Starting With XML
Peopleclick's initial move towards Web services was their rearchitecting of the suite around XML technologies. As the first version of the Peopleclick suite was developed, it became clear that both flexibility and configurability were essential to the product's success. The system was redesigned using XML to represent core business objects and for customer configuration. David Anderson, Director of Technology, says "As a Web services provider, offering a high degree of configurability without changing your core code on a per-customer basis is essential in scaling the business. Using technologies like XML, XSL, and XML RPC requests has given us a powerful and flexible user interface and has enabled us to offer the configurability our enterprise customers demand."

One of the key features was the use of the XML-HTTP control by the Javascript in the browser layer. This allowed the UI to request data that was returned as XML and then parsed and/or styled, which enabled Peopleclick to offer a robust UI, and was in many ways a precursor to the use of SOAP in the product suite.

Standardizing on HR-XML
As Peopleclick began to formalize XML representations of their business objects, they realized that others in their industry were doing the same and so chose to extend their use of XML by helping to drive standards in the HR-XML consortium (www.hr-xml.org). The consortium's self-described mission is "the development and promotion of standardized XML vocabularies for human resources." These standards have facilitated a greater degree of integration with third-party systems like Internet job boards and human resource management systems.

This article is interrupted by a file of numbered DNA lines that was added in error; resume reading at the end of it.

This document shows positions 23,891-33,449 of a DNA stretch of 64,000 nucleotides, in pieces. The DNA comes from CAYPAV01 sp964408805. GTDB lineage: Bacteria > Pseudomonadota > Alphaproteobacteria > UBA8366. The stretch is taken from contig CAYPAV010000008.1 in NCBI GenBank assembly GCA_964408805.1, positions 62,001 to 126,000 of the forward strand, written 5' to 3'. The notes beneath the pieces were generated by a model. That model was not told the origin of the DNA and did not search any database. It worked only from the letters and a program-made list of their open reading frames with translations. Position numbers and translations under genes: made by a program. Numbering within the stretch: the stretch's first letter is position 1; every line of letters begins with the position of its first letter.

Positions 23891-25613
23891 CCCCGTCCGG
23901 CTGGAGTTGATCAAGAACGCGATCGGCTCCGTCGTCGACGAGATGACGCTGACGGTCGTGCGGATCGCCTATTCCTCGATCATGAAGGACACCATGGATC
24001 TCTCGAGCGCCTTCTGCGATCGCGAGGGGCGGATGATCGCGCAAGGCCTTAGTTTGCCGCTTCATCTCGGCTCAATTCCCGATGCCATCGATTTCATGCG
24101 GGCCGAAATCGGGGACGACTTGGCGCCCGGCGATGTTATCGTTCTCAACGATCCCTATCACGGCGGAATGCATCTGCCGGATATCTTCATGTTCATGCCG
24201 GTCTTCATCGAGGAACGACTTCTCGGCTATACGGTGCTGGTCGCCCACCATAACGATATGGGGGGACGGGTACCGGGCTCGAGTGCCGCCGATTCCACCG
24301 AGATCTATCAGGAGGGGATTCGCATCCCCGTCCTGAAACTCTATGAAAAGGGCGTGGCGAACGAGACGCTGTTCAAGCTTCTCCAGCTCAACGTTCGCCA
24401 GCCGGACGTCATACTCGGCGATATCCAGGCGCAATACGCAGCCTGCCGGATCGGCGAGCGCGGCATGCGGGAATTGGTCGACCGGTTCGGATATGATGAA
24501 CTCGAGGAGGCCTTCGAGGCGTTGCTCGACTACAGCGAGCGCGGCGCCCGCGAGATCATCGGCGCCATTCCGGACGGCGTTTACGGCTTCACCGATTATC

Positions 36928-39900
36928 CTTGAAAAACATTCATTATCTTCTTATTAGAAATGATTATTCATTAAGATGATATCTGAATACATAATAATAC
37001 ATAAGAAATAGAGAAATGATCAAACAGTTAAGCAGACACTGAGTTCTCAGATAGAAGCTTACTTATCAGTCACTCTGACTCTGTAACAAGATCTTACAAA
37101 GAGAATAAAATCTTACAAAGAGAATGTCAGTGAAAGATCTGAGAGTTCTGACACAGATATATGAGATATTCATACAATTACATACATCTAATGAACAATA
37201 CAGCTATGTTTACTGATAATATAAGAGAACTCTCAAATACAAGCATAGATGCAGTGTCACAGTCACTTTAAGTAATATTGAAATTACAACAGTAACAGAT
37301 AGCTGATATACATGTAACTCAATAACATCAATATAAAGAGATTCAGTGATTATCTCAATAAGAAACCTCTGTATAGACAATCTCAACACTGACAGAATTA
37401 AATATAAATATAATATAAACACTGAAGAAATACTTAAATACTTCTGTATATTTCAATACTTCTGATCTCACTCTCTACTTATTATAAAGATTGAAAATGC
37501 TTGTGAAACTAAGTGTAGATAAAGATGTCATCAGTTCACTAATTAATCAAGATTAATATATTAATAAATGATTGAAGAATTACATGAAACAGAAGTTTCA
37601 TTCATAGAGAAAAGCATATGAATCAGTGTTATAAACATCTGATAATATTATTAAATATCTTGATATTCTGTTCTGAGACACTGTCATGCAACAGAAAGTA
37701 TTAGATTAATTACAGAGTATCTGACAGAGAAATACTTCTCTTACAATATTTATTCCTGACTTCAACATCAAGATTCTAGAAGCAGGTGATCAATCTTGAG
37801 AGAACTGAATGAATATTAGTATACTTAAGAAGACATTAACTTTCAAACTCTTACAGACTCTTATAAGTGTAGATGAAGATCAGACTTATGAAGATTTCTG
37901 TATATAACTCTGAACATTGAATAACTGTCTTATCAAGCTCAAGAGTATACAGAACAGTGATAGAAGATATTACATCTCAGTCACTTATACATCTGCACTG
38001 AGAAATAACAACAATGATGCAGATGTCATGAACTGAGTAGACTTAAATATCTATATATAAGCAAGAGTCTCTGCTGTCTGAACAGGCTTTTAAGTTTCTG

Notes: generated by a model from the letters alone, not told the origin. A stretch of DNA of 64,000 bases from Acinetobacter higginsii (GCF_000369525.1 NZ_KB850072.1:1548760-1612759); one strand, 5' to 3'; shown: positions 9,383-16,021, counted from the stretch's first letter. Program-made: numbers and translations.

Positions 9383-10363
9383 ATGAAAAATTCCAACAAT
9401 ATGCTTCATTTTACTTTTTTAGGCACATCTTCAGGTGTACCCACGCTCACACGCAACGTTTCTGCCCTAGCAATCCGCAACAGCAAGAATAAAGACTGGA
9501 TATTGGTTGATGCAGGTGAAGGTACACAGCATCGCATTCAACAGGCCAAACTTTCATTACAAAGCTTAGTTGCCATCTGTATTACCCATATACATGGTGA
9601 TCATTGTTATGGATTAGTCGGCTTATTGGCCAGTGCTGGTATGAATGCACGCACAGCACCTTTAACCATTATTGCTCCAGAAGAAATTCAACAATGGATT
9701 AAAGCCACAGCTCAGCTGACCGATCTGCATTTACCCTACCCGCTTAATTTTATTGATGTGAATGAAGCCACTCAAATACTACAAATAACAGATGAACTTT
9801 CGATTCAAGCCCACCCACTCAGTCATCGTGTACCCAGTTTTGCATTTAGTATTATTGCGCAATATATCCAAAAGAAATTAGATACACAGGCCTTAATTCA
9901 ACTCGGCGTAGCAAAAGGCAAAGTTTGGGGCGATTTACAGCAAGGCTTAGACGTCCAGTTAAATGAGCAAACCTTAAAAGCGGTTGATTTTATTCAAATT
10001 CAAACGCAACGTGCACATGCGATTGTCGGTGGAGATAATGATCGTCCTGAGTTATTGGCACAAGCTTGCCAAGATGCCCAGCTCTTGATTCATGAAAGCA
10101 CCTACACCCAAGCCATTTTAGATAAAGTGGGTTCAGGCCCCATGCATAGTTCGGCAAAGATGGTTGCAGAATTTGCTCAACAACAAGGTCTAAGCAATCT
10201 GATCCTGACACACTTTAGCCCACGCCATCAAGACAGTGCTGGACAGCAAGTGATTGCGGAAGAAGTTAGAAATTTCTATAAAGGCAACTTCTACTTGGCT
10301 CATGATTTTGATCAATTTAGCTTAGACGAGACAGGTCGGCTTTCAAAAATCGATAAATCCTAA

SOAP for B2B Communication
As the product suite matured, Peopleclick was driven to find the best way to exchange business objects and data to enable B2B communications with several partner companies. They turned to the then emerging SOAP Toolkit from Microsoft and began to integrate SOAP into their applications. A portion of their suite utilizes the SOAP Toolkit to enable B2B communication with several of their business partners that offer value-added services. In one case, Peopleclick offers its customers the choice of sending their postings to third-party job sites like Monster.com and Dice.com. Rather than build this functionality in house, Peopleclick integrated its suite with E-worker Technologies' (www.eworkertech.com) posting engine using SOAP enabled transactions (see Figure 1). Rick Purcell, CEO of E-Worker Technologies, states: "The use of SOAP as a data exchange model allowed E-worker and Peopleclick to trade value and services quickly and with a minimum of technical hassle. SOAP drastically reduces the overhead needed to exchange data and services." This model of rapid integration with third-party services is allowing Peopleclick to expand its product offering with lower engineering investment.

Moving Towards C#
Peopleclick is currently developing products using C# and the .NET development suite. The affirmative-action portion of the product suite is being rearchitected using C# as the core development language. Visual Basic has served Peopleclick well in this regard, but has some fundamental limits in threading and networking that make C# very attractive. The C# portion of the suite is expected to be in production by the summer of 2002. Peopleclick expects that many future projects will be developed using C# and VB.NET.

The Evolutionary Environment
As described above, Peopleclick's use of Web services technology was an evolutionary rather than a revolutionary process. It seems worthwhile to review some of the factors that Peopleclick described as key to success in this area.